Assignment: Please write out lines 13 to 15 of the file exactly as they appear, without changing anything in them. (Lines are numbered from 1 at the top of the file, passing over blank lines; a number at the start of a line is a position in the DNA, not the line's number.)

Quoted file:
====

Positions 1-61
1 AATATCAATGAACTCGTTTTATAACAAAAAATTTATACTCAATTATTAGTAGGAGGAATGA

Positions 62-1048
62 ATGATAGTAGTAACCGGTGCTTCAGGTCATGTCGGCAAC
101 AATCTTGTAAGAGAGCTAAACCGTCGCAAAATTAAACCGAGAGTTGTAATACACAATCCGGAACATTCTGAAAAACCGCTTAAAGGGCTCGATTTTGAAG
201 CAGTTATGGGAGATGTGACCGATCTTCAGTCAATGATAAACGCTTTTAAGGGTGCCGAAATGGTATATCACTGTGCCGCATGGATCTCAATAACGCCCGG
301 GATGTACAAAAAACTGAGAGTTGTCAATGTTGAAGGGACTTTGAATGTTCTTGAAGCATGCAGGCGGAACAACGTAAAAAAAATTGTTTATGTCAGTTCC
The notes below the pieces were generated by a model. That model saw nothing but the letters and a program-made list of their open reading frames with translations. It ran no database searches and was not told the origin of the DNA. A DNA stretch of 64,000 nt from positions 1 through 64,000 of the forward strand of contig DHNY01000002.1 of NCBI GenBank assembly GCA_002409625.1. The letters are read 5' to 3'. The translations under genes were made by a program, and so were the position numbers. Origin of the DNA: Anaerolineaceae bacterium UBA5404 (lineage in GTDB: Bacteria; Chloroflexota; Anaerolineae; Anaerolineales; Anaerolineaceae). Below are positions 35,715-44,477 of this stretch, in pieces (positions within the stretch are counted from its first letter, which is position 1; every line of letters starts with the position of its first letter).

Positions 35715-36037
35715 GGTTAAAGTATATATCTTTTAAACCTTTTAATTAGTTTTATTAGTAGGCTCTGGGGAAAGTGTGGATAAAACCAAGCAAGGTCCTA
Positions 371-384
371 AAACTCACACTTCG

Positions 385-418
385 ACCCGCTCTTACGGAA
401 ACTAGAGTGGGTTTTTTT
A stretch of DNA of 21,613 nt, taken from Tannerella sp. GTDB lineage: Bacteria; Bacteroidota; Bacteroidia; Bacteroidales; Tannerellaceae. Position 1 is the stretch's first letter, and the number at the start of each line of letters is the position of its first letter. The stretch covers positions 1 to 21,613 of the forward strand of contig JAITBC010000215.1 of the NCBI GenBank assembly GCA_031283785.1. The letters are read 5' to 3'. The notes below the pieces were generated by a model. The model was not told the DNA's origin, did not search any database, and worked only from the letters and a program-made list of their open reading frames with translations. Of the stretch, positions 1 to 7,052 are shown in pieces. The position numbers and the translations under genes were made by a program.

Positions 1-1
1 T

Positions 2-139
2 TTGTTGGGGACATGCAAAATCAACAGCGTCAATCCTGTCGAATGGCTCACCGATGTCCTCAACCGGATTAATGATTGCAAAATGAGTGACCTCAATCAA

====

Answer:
Positions 385-418
385 ACCCGCTCTTACGGAA
401 ACTAGAGTGGGTTTTTTT